Tropical and Subtropical Regions (NCERT Class 7 Geography Chapter 8 Notes)

The region between Tropic of Cancer and Tropic of Capricorn is known as the tropical region. It is also known as the torrid region.

Amazon Basin

The region between 10°N and 10°S is known as the equatorial region. The Amazon river flows through this region. It is joined by numerous tributaries to form the Amazon basin. The Amazon basin is the largest river basin in the world and drains the part of Brazil, Peru, Bolivia, Equador, Columbia and  Venezuela.

Climate
The Amazon Basin is characterized by a hot and wet climate. The daytime temperature is high with high humidity and night temperatures are low but humidity levels remain the same. Moreover, it rains on a daily basis.

Flora and Fauna
The Amazon Rainforest is so thick that even sunlight does not reach the ground. Only shade tolerant vegetation found here. Orchids and bromeliads are grown as parasite plants.

The Amazon Rainforest is known for its rich fauna. Birds like toucans, hummingbird and bird of paradise are common here. Animals like monkeys, sloth and tapir thrive here. It is also known for snakes such as anaconda, boa constrictor and python. It is also home to several fish species. The flesh-eating Piranha also lives here.

People
Slash and burn type of agriculture is practised here. Farmers clear the land and burn the vestige. The nutrients are fixed by this process and the crops are cultivated on this land. After a few years, the land is left and vegetation is allowed to grow whereas another piece of land is cleared for agriculture. Manioc (cassava) is the staple food of the region. Other cash crops such as coffee, maize, and cocoa are grown here. They also practice fishing and hunting. They live in apartment-like wooden houses known as Maloca. In recent years, a major chunk of Amazon rainforest has lost due to development activities.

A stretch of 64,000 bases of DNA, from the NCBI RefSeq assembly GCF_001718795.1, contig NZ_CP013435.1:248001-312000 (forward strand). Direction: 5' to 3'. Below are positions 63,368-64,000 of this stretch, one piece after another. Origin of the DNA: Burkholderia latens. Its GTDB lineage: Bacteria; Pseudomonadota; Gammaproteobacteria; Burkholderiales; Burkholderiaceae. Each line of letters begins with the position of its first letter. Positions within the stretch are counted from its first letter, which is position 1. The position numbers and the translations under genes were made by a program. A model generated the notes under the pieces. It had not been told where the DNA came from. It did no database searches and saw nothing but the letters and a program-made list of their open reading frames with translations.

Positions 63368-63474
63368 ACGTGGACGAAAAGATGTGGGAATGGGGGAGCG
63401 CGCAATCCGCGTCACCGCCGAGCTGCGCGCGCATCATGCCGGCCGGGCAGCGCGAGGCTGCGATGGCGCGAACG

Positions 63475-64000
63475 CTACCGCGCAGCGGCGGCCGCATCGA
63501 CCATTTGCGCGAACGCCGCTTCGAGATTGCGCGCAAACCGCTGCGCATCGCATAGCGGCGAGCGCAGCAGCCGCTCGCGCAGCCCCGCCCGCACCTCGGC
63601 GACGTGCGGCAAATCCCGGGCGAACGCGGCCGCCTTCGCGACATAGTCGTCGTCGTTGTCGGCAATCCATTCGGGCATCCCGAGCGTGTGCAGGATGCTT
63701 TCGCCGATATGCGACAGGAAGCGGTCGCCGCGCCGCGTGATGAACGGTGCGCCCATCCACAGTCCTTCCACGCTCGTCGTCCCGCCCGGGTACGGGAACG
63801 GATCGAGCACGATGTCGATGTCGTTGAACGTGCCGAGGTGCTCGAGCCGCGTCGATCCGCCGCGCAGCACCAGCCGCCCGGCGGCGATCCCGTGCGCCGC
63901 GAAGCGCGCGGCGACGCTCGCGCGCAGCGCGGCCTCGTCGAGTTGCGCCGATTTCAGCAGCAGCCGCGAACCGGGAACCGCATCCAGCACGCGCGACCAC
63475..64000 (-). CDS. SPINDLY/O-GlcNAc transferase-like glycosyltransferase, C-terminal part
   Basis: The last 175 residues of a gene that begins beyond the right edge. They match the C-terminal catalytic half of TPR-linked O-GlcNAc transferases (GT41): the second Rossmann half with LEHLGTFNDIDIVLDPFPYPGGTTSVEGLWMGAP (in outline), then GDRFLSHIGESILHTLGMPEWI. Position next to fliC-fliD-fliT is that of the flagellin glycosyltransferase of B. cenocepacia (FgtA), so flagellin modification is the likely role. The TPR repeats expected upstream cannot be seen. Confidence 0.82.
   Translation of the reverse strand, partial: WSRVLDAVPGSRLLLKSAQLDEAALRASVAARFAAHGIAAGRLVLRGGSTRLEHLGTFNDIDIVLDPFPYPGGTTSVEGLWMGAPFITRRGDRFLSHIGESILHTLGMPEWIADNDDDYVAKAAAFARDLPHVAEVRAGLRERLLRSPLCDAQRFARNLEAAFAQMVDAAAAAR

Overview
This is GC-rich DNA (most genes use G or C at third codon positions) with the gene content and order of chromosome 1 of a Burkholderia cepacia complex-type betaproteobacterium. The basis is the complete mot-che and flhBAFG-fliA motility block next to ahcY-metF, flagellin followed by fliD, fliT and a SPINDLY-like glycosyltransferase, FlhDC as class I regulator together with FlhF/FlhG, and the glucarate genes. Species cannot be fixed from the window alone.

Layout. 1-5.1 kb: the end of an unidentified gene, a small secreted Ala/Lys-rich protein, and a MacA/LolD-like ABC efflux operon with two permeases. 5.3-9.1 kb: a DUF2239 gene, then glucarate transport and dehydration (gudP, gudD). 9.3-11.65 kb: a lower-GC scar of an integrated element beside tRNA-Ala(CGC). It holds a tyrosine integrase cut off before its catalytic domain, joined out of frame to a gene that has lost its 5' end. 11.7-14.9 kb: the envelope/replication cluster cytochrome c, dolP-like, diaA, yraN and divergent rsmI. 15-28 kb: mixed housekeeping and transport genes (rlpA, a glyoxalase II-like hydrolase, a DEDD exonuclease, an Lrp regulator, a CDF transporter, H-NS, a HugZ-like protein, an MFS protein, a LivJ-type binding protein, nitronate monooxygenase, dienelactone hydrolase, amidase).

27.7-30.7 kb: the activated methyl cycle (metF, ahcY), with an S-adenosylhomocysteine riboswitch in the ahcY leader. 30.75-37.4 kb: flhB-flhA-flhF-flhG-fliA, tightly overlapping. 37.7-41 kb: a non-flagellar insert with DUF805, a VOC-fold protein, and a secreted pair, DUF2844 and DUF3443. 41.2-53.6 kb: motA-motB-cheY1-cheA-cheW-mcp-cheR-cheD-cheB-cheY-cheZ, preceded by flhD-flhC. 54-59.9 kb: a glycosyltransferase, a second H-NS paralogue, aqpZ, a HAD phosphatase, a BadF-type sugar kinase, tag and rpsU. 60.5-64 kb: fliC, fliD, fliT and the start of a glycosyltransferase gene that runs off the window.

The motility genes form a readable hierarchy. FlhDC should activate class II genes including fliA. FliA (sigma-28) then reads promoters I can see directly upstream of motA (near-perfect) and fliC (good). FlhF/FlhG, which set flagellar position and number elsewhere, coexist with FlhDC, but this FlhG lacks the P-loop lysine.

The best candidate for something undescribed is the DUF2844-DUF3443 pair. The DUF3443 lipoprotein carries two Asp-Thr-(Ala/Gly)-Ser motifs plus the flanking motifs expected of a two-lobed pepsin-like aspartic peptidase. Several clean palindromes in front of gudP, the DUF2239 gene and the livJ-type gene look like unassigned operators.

Amazon River Map
Amazon River Basin/Image Source: Wikimedia


Ganga-Brahmaputra Basin

Ganga and Brahmaputra along with their tributaries form the Ganga-Brahmaputra Basin. It lies between 10°N to 30°N. The Gangetic Plains, the Brahmaputra Plains, lower Himalayas and Sunderban delta are the main features of the Ganga-Brahmaputra Basin. Numerous ox-bow lakes can be found in the basin.

Climate
The Ganga-Brahmaputra Basin is marked by the monsoon climate. Most of the rain falls between June and September. Winters are cold and Summers are hot. The basin has varied topography. Therefore, one can observe climatic variation in different zones.

Flora and Fauna
The basin has varied vegetation due to varied topography. In plains, one can see deciduous trees such as teak, sal and peepal. In the hilly region, one can see coniferous trees such as pine, chir and deodar, and in Sunderban, one can see mangrove trees such as Sundari.

It has a great variety of fauna. Elephants, tigers, deer and monkeys are common here. The Brahmaputra plain is known one-horned rhinoceros and Sunderbans is known for Bengal Tigers, crocodile and alligators. Rohu, Katla and Hilsa are some of the prominent fish varieties of this region.

Ganga is home to Susu or Gangetic River Dolphins. These are blind dolphins and rely on echolocation for navigation. The species is under threat due to the pollution caused by mindless dumping of untreated sewage water and chemicals.

People
The Ganga and the Brahmaputra plains are the most populated regions of the basin. The hilly region has very less population. Most of the workforce is engaged in agriculture and allied sectors. Paddy is the main crop here. Wheat, maize, sorghum, gram and millet are other major crops of this region. Cash crops such as sugarcane and jute are also grown here. Tea plantation is a common site in West Bengal and Northeast India. Sericulture or Silk Farming is also practised here in the Indian state of Bihar, West Bengal and Assam.

The Ganga-Brahmaputra Basin is home to several major cities of India such as Delhi, Dehradun, Haridwar, Allahabad, Kanpur, Varanasi, Lucknow, Patna and Kolkata. It has a population of more than 500 million, making most populated river basin in the world.

Transport
All four forms of transport are well developed in the basin. Kolkata is an important inland port on River Hooghly.

Tourism
Tourism plays an important role in the economic development of the area. Some of the prominent tourist sites in the Ganga-Brahmaputra basin are Tajmahal (Agra), Sangam (Allahabad), Buddhist Stupas (Uttar Pradesh and Bihar), Kaziranga National Park (Assam) and Manas National Park (Assam).

Ganga-Brahmaputra River Basin Map
Ganga-Brahmaputra Basin
Source: NCERT